I think these questions don't just apply to artists though. They also apply to historical figures in other fields, such as politics and science. Somewhere along the lines, I think we forget that they are human and lived different experiences. I think we can admire the work, without condoning the viewpoints or actions of the person responsible. However, we don't always do a good job at presenting moral ambiguity, and trend towards idolization or demonization.


message 19: by Amy (new) - rated it 2 stars

Amy | 8519 comments And athletes.... there are noted athletes who have political connections and endorsements. Now here’s a potentially controversial thing to raise. What about the pope? Aren’t there people who feel like the pope can and should decide for them how they should vote politically? Should religious leaders hold a different say than Oprah, or Barbra Streisand, or Scott Baio? Or an author? We always believe that whoever we are that were on the side of the right, or righteous. Often the opposite side to us has something of value that we cannot see or recognize. I have strong feelings on the Arab-Israeli conflict. As I have strong feelings on our current United States political process. And to be perfectly honest those sides don’t always mesh. Ultimately, who gets to be the arbiter of fake news of her interesting question. And our authors are people too with very clear biases, some from the cultures and or a believe system they emerge from. I believe they have the right to write from their stance, and we have the right to read or not read, and also to separate a good story from someone’s political thoughts and feelings. But that’s just my take. I’m not waiting for the footnotes thread. Because I kind of think this one has become it. Hope I didn’t overstep.


Jason Oliver | 2063 comments Amy wrote: "And athletes.... there are noted athletes who have political connections and endorsements. Now here’s a potentially controversial thing to raise. What about the pope? Aren’t there people who feel l..."

Amy, its funny you mentioned athletes. I originally mentioned athletes but took it out. haha


message 21: by Susie (new) - added it

Susie | 4488 comments Athletes for sure. A prominent Australian rugby player recently made homophobic statements on his Twitter feed. He was reprimanded but not fired due to his athletic prowess, however I growl every time I see him now and have no interest in watching him play rugby. My husband and I had an interesting discussion about it, because he is able to seperate the athlete from the private persona. I am not. I think my husband is probably more forgiving as a person than I am!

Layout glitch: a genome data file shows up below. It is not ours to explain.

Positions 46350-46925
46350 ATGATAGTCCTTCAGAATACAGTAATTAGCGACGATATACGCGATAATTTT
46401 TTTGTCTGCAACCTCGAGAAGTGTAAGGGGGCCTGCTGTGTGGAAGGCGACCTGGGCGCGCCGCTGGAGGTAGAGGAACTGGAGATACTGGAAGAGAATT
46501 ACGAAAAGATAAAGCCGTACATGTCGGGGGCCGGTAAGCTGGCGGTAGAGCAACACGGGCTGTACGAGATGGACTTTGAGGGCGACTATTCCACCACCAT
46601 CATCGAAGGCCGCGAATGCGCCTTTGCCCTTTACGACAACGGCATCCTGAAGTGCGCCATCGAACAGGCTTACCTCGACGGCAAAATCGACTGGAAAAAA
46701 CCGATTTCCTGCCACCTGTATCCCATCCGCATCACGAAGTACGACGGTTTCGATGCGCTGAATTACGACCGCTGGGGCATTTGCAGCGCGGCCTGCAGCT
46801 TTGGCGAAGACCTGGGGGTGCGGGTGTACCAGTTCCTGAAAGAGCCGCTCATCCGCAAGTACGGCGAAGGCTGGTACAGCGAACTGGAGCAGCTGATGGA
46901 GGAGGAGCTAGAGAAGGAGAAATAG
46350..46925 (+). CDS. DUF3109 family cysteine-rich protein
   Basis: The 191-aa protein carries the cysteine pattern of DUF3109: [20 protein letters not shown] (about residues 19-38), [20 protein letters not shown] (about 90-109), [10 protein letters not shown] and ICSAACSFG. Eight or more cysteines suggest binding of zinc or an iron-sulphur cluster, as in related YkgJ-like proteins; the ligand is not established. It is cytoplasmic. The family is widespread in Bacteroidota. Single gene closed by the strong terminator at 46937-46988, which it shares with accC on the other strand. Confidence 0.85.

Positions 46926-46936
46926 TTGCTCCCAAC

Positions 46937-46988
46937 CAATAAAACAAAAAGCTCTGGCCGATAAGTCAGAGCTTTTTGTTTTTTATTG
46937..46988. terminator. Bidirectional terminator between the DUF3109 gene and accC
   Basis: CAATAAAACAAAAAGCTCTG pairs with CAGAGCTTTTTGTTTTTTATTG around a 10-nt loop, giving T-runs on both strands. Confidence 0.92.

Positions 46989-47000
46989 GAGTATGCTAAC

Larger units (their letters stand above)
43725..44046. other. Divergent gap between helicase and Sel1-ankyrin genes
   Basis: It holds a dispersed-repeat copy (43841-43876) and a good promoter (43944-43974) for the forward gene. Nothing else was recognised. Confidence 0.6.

Jason Oliver | 2063 comments Susie wrote: "Athletes for sure. A prominent Australian rugby player recently made homophobic statements on his Twitter feed. He was reprimanded but not fired due to his athletic prowess, however I growl every t..."

We are having an issue in the United States of uncovering old tweets. It has happened to many recently, but the most recent is Kyler Murray, the winner of the college football Heisman Trophy. Homophobic tweets were found from 6-7 years ago when he was 14 or 15. But this is becoming a regular occurrence. Old racist and homophobic tweets being uncovered.


message 23: by Susie (new) - added it

Susie | 4488 comments LiteraryMania wrote: "Nikki wrote: "Thanks for your comments everyone!

Dan – I agree that it was pretty surreal reading that Obama article in the current context – I tried hard to read it with an open mind but couldn’t..."


LiteraryMania, thanks so much for sharing your story. I often think about gender and behaviour, and about what is learnt and what is ingrained. I was in a meeting today where people were discussing 'girls' activities and 'boys' activities, and everyone just rolled their eyes when I challenged some of what they were saying. It will be really interesting to hear your perspective as you have such a unique (or is it?) situation.


message 24: by Dan (new) - rated it 3 stars

Dan | 16 comments The whole idea of whether or not the author's expressed political or values influence one's appreciation of their work reminds me of the classic "approaches to criticism" model.